Performance Protection: What was going on?
Unlike Jobatey's casual statement and the heading of this article, and as the "handout" in the photo above suggests, the subject is pretty serious.
Google is to be obliged by law to pay publishers license fees for the use of teasers (ie short texts) in the search results.
Performance protection pro and contra
The reason for this is that it is a protective gap since other recyclers, For example. The power protection right is also necessary in order to protect press equipment against an unfair exploitation of their performance by search engines.
There has been resistance to this law on the Internet for years, and recently, Google has launched an anti-LSR campaign as the main target of the publishing industry, which is being discussed in the web with some ambivalence.
Arguments of the opponents are, among other things, that press publishers are already sufficiently protected by the copyright. Moreover, every publisher can secure their information offerings by not placing them free of charge on the Internet. In addition, indexing could be blocked by search engine.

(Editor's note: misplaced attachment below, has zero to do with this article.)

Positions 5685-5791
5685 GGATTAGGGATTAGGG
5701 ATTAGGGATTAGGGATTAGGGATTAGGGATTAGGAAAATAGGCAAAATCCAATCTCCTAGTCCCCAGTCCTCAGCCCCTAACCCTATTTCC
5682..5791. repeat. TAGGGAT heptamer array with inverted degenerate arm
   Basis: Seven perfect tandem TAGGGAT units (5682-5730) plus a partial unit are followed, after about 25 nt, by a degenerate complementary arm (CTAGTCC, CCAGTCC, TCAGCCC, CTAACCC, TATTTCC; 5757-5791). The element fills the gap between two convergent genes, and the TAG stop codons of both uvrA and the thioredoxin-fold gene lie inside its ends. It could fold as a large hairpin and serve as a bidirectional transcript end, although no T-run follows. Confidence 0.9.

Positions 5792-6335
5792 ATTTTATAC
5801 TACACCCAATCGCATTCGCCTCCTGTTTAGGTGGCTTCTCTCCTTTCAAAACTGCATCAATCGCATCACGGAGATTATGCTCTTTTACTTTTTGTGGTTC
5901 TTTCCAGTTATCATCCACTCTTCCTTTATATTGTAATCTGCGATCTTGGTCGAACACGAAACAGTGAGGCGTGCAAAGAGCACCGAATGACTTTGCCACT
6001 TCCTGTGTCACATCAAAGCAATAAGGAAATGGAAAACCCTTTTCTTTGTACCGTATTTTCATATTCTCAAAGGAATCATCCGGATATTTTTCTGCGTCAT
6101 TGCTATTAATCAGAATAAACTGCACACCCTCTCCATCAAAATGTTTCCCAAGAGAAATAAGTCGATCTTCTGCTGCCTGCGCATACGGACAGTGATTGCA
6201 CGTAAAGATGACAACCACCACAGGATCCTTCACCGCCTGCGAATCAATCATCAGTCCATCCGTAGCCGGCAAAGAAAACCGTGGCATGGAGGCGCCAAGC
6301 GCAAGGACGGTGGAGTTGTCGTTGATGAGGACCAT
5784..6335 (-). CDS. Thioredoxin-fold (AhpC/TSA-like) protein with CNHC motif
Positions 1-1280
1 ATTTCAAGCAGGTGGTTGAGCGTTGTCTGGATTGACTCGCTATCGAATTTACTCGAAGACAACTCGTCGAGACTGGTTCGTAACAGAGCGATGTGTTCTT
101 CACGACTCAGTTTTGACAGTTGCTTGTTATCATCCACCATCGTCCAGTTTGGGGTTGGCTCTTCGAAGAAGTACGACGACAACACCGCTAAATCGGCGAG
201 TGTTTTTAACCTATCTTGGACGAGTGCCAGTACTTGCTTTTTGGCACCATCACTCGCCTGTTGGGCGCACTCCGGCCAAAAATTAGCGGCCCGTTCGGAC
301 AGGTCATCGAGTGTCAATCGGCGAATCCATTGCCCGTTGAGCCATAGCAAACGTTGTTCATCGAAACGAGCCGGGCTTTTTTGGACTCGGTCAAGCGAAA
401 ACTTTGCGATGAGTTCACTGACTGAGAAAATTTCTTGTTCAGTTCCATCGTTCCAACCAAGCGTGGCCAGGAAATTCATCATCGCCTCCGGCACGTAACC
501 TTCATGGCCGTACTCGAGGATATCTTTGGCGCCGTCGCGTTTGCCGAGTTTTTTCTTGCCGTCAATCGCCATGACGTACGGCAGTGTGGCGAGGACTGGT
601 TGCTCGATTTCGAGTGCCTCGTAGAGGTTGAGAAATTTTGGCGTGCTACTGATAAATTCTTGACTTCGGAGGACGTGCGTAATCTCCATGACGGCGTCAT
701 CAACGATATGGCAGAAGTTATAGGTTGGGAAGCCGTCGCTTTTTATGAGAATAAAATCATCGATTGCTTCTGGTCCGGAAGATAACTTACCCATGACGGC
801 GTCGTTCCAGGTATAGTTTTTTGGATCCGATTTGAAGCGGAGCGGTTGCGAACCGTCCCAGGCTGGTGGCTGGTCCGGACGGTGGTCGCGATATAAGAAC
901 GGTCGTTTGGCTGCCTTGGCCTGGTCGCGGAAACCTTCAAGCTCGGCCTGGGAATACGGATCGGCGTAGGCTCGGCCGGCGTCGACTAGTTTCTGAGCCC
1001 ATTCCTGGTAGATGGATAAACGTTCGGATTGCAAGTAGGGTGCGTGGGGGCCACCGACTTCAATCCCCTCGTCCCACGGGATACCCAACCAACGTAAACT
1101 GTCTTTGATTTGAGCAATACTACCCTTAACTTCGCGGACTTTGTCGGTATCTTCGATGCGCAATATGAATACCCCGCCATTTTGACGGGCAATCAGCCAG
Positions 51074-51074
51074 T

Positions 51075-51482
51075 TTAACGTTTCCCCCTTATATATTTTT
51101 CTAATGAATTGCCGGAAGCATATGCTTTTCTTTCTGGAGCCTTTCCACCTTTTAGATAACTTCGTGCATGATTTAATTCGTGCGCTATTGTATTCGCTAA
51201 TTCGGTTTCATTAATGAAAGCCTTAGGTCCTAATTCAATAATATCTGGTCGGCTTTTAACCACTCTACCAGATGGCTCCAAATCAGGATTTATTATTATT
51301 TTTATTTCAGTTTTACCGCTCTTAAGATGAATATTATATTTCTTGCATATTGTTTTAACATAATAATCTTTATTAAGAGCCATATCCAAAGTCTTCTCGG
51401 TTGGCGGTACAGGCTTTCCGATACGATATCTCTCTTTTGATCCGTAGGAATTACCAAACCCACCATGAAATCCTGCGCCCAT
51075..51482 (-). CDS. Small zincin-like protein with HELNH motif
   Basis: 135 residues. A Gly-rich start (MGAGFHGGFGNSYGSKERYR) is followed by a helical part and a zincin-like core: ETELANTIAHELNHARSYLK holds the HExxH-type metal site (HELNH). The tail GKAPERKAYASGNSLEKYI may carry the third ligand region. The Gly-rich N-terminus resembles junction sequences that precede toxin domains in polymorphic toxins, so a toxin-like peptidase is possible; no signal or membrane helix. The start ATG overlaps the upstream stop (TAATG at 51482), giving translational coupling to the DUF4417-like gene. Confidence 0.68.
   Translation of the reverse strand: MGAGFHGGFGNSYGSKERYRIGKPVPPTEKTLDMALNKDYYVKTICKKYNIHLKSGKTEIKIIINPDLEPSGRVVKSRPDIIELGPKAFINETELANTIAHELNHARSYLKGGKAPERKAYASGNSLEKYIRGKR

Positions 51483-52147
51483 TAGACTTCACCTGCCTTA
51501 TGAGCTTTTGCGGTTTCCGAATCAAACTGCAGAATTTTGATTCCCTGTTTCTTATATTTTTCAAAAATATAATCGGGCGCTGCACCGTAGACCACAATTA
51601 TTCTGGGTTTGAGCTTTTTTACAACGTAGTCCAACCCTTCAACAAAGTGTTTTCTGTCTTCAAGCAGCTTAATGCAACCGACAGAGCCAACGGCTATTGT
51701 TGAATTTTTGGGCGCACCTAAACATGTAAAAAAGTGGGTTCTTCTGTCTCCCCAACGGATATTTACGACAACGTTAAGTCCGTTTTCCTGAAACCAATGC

In the discussion on the right to the right of performance, two opposing poles had developed: Axel-Springer-AG as the main advocate of the bill and Google.
And exactly that met on the St. Nicholas Day 2012 now at UDL-Digital in the form of Director, Communication and Public Affairs, Google DACH, Nordics, Benelux and Christoph Keese, Group Director Public Affairs of Axel Springer AG.
The 1 Euro dispute?
Above all, I found three highlights of the discussion exciting: Cherno Jobatey, who addressed Fraga to Christoph Keese, about what the sum would be.
And Keese, who after some back and forth finally named an (arbitrary) sum for the snippets from all German press products, namely 1 euro per half year. "That's really cheap now," joked Jobatey. Is argued about a 1 here.
Is the LSR technically feasible?
Exciting for me also the discussion between Matthias Schindler aka @pressroi and Keese. Schindler asked directly whether Keese had any idea how to separate press products from non-press products,
ME is a fundamental question, because it shows that the LSR as planned is not technically correct at all. Christoph Keese, on the other hand, did not understand the question and did not consider the aspect important.
Keese: “I'm not stupid and I'm not lying”
However, Keese went on to Schindler more or less directly: he was tired of being hired on the Internet as someone who is either stupid or lying.
Note: The extremely interesting, almost one-hour discussion I had first recorded, but this audio file has now been replaced due to the poor sound quality due to the 20-Minutes video of UDL-Digital (see above).
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